St. Louis Artists Combine Art, Activism And Black Lives Matter On Boarded-Up Buildings
Tiana Bojorquez has spent much of the past several weeks thinking about how she can capture what's going on in the streets on a special canvas.
On boarded-up windows of the Medicine Shoppe Pharmacy on Delmar Boulevard, she has fused art and activism to join the movement demanding that police stop killing black people.
It took her several days to paint the colorful and bold images that read “STL Strong” and "Black Lives Matter" in red and green with the letters outlined in black.
“I wanted to do the color like the African flag and, you know, kind of a cultural pride in this panel,” Bojorquez said. “I wanted to amplify that phrase, because I don't think that saying Black Lives Matter should be a radical term.”
Bojorquez is among seven artists in St. Louis who are using art to support the movement for black lives. She and many other St. Louis-based artists have taken their art to the streets to participate in Painted Black STL. The initiative aims to pay black artists who paint images on the buildings damaged and boarded up during a wave of civil unrest that occurred earlier this month.
People across the country are taking the streets to demand police stop killing black people. Sometimes buildings are damaged.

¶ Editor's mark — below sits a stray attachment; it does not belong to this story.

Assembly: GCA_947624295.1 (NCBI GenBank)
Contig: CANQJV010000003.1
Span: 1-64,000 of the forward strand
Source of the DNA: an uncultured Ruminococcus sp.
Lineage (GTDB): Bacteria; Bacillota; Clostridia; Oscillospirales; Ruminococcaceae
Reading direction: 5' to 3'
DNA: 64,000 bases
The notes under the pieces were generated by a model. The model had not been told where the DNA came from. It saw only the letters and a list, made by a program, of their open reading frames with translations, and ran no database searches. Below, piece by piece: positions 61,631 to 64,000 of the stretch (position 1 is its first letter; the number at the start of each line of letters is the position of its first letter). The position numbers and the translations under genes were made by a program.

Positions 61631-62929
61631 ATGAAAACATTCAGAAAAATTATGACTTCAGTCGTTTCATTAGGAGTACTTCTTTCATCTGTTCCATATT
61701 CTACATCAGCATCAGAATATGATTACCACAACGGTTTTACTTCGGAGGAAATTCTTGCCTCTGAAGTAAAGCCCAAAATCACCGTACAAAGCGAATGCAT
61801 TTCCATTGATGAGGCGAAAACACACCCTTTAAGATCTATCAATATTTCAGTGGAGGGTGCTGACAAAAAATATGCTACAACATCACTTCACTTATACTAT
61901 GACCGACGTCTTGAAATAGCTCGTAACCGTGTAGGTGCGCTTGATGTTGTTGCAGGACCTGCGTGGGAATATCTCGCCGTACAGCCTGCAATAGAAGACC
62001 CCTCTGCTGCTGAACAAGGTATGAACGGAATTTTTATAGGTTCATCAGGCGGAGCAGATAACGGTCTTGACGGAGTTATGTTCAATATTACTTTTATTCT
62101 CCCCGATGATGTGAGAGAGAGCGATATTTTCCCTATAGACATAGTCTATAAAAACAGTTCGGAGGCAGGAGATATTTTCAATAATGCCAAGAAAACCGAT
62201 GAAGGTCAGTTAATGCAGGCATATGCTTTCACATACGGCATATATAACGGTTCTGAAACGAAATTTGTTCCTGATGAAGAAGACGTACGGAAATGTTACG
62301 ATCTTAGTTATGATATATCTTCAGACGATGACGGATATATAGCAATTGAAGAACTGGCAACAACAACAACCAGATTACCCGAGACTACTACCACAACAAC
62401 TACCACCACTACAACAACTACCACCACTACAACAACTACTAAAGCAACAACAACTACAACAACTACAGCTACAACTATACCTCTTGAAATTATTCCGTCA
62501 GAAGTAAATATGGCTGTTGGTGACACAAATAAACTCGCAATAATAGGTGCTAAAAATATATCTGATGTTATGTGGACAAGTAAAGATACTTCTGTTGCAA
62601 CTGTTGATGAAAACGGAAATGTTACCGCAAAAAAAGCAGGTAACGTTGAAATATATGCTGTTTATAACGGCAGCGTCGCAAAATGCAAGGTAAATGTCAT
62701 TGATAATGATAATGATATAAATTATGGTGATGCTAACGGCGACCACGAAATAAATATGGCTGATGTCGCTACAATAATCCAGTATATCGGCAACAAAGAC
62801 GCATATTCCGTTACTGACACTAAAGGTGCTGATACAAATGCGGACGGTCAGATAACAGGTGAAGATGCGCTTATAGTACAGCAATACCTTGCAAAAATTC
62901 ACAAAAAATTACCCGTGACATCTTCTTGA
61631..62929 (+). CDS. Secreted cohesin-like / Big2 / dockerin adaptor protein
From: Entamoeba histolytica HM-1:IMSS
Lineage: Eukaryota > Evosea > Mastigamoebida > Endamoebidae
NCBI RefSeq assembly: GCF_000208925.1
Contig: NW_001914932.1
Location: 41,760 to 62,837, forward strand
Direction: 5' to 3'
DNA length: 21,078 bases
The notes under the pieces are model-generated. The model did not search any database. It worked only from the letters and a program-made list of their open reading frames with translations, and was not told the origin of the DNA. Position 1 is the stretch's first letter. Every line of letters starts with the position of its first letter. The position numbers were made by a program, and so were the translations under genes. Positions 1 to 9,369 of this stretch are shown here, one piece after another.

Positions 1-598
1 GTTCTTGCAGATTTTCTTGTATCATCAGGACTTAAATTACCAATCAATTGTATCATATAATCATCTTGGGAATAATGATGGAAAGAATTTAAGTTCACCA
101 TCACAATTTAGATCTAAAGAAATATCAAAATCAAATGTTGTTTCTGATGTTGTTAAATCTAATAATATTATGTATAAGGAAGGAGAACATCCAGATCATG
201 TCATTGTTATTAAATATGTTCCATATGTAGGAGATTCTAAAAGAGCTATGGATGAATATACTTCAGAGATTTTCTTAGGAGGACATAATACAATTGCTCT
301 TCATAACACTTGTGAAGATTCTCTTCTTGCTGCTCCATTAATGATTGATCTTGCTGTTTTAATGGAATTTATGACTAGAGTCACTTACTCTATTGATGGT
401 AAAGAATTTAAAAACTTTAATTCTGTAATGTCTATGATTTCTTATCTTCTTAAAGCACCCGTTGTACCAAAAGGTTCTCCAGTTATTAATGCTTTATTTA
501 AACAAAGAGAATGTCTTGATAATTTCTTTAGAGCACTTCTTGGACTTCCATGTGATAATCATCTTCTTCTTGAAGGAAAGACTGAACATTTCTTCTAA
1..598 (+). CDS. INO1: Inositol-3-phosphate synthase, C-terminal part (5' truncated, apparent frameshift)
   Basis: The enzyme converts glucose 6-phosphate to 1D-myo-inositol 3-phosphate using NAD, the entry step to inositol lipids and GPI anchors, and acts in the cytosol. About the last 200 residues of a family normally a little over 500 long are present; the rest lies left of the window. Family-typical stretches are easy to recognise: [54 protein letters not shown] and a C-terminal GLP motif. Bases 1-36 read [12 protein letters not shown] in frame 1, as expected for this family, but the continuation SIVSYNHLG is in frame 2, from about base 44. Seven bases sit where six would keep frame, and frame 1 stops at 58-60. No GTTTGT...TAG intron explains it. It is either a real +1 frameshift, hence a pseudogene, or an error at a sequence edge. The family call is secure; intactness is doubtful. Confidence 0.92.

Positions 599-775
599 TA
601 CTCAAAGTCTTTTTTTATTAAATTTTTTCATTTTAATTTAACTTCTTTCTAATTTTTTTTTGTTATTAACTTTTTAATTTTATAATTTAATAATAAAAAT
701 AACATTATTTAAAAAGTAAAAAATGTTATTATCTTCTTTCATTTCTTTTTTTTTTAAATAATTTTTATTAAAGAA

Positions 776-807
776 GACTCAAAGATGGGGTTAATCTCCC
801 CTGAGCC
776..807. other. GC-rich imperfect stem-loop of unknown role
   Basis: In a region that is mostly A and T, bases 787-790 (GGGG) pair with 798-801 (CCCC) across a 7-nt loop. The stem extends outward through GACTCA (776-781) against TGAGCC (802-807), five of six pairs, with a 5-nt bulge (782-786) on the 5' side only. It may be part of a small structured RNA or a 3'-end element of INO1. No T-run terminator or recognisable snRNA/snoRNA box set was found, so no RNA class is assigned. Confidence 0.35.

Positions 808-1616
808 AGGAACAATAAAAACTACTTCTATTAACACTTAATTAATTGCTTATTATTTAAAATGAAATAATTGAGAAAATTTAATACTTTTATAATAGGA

Jayvn Solomon and his friend and coworker Tyson Baker started the initiative almost a month ago. Solomon said it’s important for him and other black artists to lend their voices to the movement.
“That's kind of the point, right is Black Lives Matter,” Solomon asked. “So how we can put our money where our mouth is bring these artists into the fold.”
Solomon and Baker created a GoFundMe to raise money to pay for supplies. They’re nearing their $15,000 goal. Baker said the project makes it easy for artists to submit their designs.
“They're Instagramming us, we're collecting information and now just going down the list and like, we're asking them to, like do a quick sketch,” Baker said. “We send it to the owner, the owner gives it a checkmark, and then they go and do it.”
Some business owners didn’t want their buildings involved, but others did. Solomon said some of the seven buildings painted so far are being repaired, and the art is starting to come down. He and Baker are thinking about what to do next.
“What we are vaguely discussing is what does sort of a larger exhibit look like compiled of the work that has been done through Painted Black, and how can we incorporate more artists and get them paid,” Solomon said. “We're also looking into what does a nonprofit version of Painted Black look like, and how can that be something useful that doesn't already exist.”
Leaving a lasting impression of this moment of activism is part of why Bojorquez loves this project. She said she already sees this work as a part of history.
“These murals will be around for years, you know, these photos will be around for years,” Bojorquez said. “The artist is definitely like one of the most important people within the movement.”
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